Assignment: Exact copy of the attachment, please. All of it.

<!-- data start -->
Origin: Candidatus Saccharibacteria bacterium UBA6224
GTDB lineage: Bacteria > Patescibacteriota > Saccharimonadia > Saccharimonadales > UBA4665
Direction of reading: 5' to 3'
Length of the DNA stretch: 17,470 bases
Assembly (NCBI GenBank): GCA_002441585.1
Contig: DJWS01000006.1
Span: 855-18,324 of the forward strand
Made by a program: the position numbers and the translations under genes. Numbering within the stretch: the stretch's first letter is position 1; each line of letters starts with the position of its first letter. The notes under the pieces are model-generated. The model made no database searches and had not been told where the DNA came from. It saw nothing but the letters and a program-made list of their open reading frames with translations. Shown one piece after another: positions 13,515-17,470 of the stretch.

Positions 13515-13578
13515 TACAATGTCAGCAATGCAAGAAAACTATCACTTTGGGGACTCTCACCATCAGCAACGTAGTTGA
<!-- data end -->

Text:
Origin: Candidatus Saccharibacteria bacterium UBA6224
GTDB lineage: Bacteria > Patescibacteriota > Saccharimonadia > Saccharimonadales > UBA4665
Direction of reading: 5' to 3'
Length of the DNA stretch: 17,470 bases
Assembly (NCBI GenBank): GCA_002441585.1
Contig: DJWS01000006.1
Span: 855-18,324 of the forward strand
Made by a program: the position numbers and the translations under genes. Numbering within the stretch: the stretch's first letter is position 1; each line of letters starts with the position of its first letter. The notes under the pieces are model-generated. The model made no database searches and had not been told where the DNA came from. It saw nothing but the letters and a program-made list of their open reading frames with translations. Shown one piece after another: positions 13,515-17,470 of the stretch.

Positions 13515-13578
13515 TACAATGTCAGCAATGCAAGAAAACTATCACTTTGGGGACTCTCACCATCAGCAACGTAGTTGA